Miami ended its second-quarter scoring explosion when Johnson caught an 8-yard pass from Dorsey to complete a seven-play, 55-yard drive 31/2 minutes before halftime.

"At that point, we had two options," Nebraska rush end Chris Kelsay said. "We could have put our tails between our legs and given up, or we could come back and give it our best effort. If we hadn't kept battling, this could have been an embarrassing loss.

"But we kept our heads up and kept playing hard. No one gave up."

The Huskers actually sparked some comeback hopes by scoring on a 16-yard run by Judd Davies late in the third quarter. Then they saw Groce rip off a 71-yard punt return for a touchdown 32 seconds into the final period. Groce's return, the longest in an NU bowl since Johnny Rodgers scored on a 77-yard punt return against Notre Dame in the 1973 Orange Bowl, pulled Nebraska to 34-14 with 14:28 to play.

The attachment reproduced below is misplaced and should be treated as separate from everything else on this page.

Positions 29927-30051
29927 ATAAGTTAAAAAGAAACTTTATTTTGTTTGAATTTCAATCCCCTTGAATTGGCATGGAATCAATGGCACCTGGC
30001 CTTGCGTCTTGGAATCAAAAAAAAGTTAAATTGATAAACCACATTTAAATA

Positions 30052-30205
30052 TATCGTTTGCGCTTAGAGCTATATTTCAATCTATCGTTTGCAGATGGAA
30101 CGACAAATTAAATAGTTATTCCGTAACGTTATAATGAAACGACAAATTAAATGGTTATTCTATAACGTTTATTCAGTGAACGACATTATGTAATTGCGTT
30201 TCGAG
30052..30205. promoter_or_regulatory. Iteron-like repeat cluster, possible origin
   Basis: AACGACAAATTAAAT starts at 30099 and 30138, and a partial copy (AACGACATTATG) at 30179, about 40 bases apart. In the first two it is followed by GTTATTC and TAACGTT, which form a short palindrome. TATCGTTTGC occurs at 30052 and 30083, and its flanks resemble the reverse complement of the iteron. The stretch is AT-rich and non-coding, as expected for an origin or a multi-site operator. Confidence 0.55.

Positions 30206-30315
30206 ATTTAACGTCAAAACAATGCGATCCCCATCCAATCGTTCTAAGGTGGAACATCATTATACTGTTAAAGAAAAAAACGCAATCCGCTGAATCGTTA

The Hurricanes countered with a 59-yard, 11-play drive that ate four minutes and produced Todd Sievers' 37-yard field goal. On the Huskers' next possession, NU fell 15 yards short of the end zone on a fourth-down play.

"No one quit," Wistrom said. "We fought until the end. Their defense is solid across the board, and we made too many mistakes tonight. Miami would have beaten anyone."

The Hurricanes knocked off 12 straight wins, pushing its overall winning streak to 22. That's the longest in the nation and the second-longest in school history, behind the 29 wins in a row that the Hurricanes notched from 1990 through 1992.